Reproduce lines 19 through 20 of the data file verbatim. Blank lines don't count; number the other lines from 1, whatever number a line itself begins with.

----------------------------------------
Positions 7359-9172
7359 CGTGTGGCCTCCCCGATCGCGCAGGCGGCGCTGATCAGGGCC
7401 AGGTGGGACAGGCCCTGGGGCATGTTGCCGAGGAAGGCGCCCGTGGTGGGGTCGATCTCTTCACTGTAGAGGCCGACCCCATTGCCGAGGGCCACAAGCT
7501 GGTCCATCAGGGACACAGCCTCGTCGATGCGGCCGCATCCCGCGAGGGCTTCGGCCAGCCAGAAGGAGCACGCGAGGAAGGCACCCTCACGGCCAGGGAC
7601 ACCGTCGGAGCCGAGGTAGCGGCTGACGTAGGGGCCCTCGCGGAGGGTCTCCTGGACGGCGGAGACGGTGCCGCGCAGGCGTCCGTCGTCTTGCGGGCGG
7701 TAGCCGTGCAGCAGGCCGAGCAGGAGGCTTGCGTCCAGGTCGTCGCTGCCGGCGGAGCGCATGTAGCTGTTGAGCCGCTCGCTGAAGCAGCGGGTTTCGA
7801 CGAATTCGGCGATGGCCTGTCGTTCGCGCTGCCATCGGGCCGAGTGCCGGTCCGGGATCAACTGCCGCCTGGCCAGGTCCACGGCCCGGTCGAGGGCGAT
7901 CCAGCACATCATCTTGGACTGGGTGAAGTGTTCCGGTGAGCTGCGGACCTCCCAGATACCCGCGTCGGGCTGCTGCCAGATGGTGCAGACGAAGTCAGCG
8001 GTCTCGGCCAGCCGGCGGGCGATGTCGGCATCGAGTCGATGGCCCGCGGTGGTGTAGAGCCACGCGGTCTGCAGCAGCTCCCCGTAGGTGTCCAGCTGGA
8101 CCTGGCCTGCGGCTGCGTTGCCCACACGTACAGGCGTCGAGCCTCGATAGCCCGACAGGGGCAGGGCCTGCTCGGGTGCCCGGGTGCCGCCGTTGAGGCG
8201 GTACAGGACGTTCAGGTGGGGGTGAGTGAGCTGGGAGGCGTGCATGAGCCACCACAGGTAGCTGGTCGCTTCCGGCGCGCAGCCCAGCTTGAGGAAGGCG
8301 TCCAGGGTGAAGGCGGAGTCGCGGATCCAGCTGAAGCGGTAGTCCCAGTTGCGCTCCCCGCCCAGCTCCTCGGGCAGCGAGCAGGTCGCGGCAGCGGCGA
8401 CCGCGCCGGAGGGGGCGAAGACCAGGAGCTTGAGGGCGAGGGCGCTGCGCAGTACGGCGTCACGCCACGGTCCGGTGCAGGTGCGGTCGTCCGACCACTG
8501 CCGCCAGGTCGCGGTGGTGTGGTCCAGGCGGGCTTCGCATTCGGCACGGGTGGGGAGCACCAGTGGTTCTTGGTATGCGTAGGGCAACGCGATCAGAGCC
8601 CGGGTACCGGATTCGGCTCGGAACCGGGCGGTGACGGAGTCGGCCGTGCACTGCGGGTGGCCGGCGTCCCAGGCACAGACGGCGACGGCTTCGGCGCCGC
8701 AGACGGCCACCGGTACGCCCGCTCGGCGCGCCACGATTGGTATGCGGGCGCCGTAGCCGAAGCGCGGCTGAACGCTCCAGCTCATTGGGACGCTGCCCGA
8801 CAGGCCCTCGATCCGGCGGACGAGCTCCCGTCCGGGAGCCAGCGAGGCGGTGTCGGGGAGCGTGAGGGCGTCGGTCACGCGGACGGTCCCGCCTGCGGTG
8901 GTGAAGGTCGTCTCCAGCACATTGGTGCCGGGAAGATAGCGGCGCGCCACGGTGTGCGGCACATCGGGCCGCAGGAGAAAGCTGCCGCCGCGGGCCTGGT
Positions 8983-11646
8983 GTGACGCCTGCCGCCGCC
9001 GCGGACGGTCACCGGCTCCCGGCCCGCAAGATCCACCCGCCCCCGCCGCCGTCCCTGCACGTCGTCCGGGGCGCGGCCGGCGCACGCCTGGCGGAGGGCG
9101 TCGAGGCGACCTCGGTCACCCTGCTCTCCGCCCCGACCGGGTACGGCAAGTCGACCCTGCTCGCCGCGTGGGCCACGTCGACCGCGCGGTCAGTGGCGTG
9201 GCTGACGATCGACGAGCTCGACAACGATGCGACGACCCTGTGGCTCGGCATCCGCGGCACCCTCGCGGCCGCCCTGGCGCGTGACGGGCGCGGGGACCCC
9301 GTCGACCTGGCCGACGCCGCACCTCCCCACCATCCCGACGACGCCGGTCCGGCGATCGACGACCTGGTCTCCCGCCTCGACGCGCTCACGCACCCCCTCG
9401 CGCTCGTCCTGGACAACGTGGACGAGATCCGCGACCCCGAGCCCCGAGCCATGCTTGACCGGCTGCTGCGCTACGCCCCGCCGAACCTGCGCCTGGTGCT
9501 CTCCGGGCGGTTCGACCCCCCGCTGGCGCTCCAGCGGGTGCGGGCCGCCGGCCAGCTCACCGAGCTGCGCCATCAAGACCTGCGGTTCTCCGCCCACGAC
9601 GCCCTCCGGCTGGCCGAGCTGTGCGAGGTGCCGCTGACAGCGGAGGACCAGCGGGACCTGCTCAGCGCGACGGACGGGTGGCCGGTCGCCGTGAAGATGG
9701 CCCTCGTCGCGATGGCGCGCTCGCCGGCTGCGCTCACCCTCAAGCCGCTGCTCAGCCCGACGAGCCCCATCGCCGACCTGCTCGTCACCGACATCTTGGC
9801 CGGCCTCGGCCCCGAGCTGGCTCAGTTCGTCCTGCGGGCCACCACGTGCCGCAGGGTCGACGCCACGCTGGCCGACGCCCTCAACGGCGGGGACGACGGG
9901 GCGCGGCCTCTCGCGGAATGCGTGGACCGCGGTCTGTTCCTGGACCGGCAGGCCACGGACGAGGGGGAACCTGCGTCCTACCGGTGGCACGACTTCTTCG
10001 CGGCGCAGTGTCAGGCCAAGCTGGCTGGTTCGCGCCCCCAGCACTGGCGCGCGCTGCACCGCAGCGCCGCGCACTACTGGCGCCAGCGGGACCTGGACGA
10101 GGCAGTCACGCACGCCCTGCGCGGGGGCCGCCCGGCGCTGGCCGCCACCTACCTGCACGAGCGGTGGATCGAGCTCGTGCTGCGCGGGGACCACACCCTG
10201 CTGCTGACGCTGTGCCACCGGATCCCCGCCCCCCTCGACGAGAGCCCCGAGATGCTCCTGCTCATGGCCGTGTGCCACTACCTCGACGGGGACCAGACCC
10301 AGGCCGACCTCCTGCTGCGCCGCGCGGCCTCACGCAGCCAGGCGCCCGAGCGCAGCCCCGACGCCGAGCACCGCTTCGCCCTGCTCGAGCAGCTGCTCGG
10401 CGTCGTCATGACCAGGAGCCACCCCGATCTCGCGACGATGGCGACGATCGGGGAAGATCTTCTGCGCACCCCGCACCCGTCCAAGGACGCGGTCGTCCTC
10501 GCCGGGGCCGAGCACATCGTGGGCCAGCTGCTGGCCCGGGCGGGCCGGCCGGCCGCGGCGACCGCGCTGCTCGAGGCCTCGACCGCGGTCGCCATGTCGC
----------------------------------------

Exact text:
Positions 8983-11646
8983 GTGACGCCTGCCGCCGCC